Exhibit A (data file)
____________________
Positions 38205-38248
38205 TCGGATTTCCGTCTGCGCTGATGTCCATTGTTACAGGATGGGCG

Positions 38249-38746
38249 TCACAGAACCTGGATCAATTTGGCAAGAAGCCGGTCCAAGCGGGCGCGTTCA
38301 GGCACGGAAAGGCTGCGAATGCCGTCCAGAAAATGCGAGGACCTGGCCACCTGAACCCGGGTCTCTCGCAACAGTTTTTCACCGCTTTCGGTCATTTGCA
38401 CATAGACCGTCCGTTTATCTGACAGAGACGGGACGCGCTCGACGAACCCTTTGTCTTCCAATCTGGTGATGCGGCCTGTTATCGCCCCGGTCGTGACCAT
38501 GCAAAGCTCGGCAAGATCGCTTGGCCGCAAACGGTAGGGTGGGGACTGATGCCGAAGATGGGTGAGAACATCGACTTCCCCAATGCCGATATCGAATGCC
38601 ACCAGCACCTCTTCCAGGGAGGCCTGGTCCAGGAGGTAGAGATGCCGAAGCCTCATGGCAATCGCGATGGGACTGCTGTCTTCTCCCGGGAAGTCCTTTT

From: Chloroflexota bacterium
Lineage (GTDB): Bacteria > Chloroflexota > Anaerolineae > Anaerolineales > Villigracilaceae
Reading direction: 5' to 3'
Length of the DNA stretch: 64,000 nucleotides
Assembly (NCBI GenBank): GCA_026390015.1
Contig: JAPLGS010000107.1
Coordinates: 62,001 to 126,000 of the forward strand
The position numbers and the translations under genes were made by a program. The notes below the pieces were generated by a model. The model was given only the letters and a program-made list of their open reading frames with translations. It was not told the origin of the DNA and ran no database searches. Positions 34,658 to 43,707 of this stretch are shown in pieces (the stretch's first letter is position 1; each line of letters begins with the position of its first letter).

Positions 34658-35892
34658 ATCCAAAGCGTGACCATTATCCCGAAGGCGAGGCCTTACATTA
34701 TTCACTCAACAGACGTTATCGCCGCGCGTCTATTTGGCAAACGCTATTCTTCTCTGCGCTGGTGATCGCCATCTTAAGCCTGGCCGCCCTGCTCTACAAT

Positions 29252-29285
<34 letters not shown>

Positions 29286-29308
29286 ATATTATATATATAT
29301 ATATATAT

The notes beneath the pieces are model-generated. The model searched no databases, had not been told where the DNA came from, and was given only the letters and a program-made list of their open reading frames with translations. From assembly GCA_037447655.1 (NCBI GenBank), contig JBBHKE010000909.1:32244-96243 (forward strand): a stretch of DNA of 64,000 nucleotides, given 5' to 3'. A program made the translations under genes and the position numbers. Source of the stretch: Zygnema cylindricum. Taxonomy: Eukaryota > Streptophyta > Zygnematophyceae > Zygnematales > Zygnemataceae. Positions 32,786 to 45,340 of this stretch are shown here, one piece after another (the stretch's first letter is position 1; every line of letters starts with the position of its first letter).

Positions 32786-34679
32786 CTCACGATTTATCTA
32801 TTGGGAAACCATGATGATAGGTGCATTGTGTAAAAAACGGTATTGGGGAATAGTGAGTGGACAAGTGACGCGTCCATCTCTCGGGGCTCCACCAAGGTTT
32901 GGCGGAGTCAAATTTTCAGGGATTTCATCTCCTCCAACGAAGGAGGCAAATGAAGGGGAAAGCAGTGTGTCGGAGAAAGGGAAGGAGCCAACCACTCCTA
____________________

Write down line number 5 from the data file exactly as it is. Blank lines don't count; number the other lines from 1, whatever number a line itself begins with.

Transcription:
38301 GGCACGGAAAGGCTGCGAATGCCGTCCAGAAAATGCGAGGACCTGGCCACCTGAACCCGGGTCTCTCGCAACAGTTTTTCACCGCTTTCGGTCATTTGCA